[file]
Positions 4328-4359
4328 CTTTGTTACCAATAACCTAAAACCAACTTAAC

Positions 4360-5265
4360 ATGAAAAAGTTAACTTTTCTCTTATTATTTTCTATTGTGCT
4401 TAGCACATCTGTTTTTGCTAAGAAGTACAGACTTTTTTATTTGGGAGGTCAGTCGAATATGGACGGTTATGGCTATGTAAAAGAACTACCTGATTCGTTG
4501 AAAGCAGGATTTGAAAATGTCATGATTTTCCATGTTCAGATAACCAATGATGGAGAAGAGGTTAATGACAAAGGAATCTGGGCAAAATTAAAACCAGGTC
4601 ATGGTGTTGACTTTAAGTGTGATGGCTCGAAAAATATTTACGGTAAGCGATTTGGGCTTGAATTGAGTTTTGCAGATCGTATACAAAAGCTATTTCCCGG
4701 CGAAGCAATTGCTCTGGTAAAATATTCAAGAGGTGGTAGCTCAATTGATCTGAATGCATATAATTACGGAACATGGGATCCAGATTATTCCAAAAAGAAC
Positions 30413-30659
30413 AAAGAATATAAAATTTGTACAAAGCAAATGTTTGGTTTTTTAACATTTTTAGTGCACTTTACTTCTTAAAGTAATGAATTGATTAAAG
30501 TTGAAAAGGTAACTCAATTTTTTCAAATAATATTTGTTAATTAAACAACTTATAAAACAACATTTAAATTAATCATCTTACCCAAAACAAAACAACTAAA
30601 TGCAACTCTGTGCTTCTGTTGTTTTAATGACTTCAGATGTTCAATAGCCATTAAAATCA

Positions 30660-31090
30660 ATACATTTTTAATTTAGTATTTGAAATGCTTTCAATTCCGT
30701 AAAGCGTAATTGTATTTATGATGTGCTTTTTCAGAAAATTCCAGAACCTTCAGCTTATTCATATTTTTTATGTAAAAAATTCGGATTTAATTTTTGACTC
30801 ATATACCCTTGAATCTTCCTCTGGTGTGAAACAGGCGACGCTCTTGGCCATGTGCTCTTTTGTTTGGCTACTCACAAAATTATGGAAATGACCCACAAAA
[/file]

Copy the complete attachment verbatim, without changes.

Positions 4328-4359
4328 CTTTGTTACCAATAACCTAAAACCAACTTAAC

Positions 4360-5265
4360 ATGAAAAAGTTAACTTTTCTCTTATTATTTTCTATTGTGCT
4401 TAGCACATCTGTTTTTGCTAAGAAGTACAGACTTTTTTATTTGGGAGGTCAGTCGAATATGGACGGTTATGGCTATGTAAAAGAACTACCTGATTCGTTG
4501 AAAGCAGGATTTGAAAATGTCATGATTTTCCATGTTCAGATAACCAATGATGGAGAAGAGGTTAATGACAAAGGAATCTGGGCAAAATTAAAACCAGGTC
4601 ATGGTGTTGACTTTAAGTGTGATGGCTCGAAAAATATTTACGGTAAGCGATTTGGGCTTGAATTGAGTTTTGCAGATCGTATACAAAAGCTATTTCCCGG
4701 CGAAGCAATTGCTCTGGTAAAATATTCAAGAGGTGGTAGCTCAATTGATCTGAATGCATATAATTACGGAACATGGGATCCAGATTATTCCAAAAAGAAC
Positions 30413-30659
30413 AAAGAATATAAAATTTGTACAAAGCAAATGTTTGGTTTTTTAACATTTTTAGTGCACTTTACTTCTTAAAGTAATGAATTGATTAAAG
30501 TTGAAAAGGTAACTCAATTTTTTCAAATAATATTTGTTAATTAAACAACTTATAAAACAACATTTAAATTAATCATCTTACCCAAAACAAAACAACTAAA
30601 TGCAACTCTGTGCTTCTGTTGTTTTAATGACTTCAGATGTTCAATAGCCATTAAAATCA

Positions 30660-31090
30660 ATACATTTTTAATTTAGTATTTGAAATGCTTTCAATTCCGT
30701 AAAGCGTAATTGTATTTATGATGTGCTTTTTCAGAAAATTCCAGAACCTTCAGCTTATTCATATTTTTTATGTAAAAAATTCGGATTTAATTTTTGACTC
30801 ATATACCCTTGAATCTTCCTCTGGTGTGAAACAGGCGACGCTCTTGGCCATGTGCTCTTTTGTTTGGCTACTCACAAAATTATGGAAATGACCCACAAAA